Five Years #2
Written by Terry Moore
Art by Terry Moore
Letters by Terry Moore
Cover Art by Terry Moore with Steve Hamaker
If you are a fan of Rachel Rising, this is the issue for you. Terry Moore’s ability to create such distinct voices for his characters is one of his gifts. Seeing an artist play with his own toys the way that Moore does in this issue is a joy. The tense story that is the main plot for this series is completely the driving force to this issue, but it is damn fun to read this book.
NOTE: This book came late to our subscription box. I was released last week but we read it this week.
Invisible Kingdom #4
Dark Horse Comics / Berger Books
Written by G. Willow Wilson
Art by Christian Ward
Letters by Sal Cipriano
Cover Art by Ward
The frenetic tense pace of this book belies a carefully crafted narrative. Ward creates some amazing visuals in the action sequences in this issue, but what grabs you is the distinction that Wilson makes between faith and religion. This is a wonderfully complex space epic that is far enough from reality to appreciate the real world challenges that the book explores. With only one installment left in this first arc, we are on pins and needles awaiting the outcome.
Written by Skottie Young
Art by Jorge Corona
Colors by Jean-Francois Beaulieu
Letters by Nate Piekos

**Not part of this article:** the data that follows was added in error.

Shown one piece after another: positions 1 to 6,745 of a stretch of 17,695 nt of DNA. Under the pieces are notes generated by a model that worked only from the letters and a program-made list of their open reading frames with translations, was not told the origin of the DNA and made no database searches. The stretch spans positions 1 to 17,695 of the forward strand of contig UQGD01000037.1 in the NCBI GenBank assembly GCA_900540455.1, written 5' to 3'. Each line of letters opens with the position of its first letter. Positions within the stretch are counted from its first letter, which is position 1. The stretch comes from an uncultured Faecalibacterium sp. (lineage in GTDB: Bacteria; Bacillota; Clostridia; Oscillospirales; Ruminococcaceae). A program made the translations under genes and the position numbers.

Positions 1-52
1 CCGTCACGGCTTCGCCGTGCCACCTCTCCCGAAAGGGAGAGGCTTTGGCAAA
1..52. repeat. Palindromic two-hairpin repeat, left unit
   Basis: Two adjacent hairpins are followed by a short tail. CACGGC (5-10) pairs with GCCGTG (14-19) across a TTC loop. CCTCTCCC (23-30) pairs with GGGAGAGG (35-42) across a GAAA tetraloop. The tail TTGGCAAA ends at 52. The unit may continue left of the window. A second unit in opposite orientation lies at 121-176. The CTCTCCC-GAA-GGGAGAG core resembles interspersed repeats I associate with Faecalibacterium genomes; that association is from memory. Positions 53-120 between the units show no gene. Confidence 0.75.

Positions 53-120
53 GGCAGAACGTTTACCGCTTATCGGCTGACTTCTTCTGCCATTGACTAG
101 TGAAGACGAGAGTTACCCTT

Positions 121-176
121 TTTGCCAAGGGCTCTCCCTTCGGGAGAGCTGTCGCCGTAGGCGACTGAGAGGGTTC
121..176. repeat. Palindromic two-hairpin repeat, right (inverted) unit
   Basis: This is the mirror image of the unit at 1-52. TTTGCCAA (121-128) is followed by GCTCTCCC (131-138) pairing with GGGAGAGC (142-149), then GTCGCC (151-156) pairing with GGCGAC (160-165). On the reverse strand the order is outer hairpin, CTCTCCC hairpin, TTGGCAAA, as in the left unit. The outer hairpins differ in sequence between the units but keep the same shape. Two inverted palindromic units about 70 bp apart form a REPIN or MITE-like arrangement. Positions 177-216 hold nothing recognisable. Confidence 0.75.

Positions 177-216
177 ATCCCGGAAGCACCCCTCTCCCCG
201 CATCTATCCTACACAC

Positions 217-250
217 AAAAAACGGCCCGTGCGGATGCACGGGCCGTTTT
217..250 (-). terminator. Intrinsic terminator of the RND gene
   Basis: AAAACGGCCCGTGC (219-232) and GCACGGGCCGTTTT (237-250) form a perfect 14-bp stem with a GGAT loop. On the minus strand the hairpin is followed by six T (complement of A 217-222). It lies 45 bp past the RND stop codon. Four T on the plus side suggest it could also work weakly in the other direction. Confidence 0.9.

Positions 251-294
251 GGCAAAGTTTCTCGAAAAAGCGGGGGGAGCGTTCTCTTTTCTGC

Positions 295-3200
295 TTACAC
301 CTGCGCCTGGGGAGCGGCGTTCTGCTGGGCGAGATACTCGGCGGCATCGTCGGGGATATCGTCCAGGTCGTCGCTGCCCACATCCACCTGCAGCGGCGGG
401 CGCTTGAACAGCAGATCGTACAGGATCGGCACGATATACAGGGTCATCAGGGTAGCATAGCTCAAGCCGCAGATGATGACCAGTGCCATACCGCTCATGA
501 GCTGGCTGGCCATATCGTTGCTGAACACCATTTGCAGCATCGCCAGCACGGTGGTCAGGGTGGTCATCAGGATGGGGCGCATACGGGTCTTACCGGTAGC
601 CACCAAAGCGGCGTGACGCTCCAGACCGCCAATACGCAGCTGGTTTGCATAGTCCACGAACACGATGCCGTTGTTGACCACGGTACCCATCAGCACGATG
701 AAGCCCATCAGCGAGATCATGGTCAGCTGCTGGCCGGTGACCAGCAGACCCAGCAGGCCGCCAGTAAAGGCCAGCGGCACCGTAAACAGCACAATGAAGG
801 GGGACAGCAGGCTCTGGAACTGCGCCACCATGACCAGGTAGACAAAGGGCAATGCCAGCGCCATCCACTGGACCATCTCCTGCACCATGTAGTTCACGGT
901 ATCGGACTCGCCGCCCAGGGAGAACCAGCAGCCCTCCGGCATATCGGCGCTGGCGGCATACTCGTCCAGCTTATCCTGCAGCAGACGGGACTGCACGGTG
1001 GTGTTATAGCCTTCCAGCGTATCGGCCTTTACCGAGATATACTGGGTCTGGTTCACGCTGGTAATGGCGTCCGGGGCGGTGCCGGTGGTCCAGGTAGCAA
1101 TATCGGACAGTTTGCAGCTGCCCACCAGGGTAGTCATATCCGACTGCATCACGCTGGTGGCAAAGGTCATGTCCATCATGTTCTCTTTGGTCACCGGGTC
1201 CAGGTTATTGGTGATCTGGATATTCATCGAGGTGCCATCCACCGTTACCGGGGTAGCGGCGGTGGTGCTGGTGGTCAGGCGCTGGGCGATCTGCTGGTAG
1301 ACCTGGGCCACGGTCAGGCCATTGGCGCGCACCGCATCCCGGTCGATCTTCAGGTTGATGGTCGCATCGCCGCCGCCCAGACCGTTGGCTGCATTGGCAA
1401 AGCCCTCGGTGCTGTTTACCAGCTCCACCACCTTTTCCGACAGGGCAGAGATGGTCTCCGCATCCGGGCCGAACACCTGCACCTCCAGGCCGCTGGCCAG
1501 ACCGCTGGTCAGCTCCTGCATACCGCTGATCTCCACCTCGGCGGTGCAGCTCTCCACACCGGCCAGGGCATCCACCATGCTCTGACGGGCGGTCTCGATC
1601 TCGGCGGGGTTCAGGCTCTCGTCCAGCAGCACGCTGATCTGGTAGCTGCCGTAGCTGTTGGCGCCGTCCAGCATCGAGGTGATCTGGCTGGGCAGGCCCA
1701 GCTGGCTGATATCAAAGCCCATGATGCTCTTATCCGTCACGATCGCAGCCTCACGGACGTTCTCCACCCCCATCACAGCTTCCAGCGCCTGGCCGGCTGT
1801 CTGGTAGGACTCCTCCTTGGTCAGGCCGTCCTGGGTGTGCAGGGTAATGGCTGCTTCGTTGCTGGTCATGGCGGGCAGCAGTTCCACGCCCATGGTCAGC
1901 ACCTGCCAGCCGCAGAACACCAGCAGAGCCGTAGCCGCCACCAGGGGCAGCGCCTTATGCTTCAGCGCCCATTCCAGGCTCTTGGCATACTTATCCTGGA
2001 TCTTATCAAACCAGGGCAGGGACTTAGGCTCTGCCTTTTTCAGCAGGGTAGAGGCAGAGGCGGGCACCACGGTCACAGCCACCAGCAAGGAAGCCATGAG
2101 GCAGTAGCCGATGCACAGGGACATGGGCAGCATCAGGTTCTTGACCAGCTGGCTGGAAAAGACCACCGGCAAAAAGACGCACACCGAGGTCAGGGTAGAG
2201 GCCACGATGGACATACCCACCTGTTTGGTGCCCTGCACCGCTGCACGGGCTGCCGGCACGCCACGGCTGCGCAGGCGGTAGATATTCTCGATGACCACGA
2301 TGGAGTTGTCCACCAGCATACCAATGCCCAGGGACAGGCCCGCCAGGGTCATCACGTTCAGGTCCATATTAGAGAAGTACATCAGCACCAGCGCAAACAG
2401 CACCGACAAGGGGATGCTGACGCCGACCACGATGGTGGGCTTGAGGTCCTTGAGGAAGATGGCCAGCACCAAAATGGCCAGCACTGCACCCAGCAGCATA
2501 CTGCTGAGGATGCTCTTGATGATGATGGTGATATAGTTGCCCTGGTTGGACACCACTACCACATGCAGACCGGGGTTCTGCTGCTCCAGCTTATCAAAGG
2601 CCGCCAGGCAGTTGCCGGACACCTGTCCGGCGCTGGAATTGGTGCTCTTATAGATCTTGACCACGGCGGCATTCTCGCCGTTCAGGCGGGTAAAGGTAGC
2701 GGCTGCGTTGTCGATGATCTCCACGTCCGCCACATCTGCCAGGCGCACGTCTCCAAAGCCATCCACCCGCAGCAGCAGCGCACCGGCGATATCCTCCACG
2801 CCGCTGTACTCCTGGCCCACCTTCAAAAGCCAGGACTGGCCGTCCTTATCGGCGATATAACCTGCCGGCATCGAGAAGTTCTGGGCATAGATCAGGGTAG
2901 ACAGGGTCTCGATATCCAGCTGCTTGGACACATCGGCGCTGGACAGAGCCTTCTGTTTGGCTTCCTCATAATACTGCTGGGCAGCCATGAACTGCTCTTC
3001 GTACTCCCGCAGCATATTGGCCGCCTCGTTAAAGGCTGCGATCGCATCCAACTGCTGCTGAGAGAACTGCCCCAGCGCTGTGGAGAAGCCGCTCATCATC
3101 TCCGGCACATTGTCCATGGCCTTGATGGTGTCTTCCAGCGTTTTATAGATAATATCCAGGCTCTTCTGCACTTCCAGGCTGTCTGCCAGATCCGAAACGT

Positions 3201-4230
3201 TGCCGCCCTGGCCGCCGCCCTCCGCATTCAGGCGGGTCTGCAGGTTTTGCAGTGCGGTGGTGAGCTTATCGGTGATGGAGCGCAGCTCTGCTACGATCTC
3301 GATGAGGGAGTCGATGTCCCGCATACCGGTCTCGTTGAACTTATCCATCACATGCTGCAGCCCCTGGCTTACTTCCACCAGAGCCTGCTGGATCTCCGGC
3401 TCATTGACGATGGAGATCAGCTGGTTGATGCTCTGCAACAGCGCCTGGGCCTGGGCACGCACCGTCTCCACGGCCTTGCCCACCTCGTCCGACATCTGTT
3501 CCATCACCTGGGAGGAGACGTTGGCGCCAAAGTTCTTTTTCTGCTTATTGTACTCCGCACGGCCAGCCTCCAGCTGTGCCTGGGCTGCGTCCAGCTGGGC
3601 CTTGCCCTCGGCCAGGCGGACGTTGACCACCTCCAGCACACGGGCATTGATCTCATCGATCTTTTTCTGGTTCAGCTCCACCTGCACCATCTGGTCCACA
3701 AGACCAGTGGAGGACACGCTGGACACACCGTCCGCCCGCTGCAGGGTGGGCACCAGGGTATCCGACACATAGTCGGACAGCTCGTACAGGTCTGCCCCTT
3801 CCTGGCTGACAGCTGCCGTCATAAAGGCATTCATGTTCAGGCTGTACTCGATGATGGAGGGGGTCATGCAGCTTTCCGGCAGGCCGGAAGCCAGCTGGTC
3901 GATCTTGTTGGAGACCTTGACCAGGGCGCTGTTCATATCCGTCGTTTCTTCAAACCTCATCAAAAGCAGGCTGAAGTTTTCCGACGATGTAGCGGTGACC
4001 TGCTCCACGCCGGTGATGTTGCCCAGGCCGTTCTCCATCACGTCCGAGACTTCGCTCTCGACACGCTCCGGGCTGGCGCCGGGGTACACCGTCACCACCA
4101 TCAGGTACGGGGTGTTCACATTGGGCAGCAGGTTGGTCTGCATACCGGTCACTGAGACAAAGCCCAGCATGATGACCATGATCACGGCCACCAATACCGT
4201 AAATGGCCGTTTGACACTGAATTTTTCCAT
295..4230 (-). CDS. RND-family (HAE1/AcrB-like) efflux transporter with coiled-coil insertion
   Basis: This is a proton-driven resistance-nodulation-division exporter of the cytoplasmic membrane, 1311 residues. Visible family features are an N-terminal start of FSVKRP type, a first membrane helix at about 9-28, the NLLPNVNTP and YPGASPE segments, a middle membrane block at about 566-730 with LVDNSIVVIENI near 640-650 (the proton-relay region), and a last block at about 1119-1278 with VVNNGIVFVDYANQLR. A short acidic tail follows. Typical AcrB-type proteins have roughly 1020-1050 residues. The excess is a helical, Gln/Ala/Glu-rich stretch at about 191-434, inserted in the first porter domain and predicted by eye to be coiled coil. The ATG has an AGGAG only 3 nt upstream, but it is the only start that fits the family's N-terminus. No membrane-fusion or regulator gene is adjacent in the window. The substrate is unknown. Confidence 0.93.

Cover Art by Corona
This series is fantastic. This issue takes on a few interesting plot points from earlier in the series, and characters are challenged with differing results. The art is inviting and on par with the high quality we have come to expect from Corona. The story structure to this issue with three discreet scenes, is interesting, and it works really well to keep the story moving forward while looking back. This is a book that you should be checking out.
Written by Fred Van Lente
Art by Renato Guedes
Letters by Dave Sharpe
Cover Art by Rod Reis
Fred Van Lente has reimagined Valiant’s Psi-Lords story in an incredibly interesting way. The debut issue of this series is compelling and sublimely instructive. The art by Guedes is intriguing. There are familiar beats to the tale, but we are willing to get on this train to see where it is truly heading.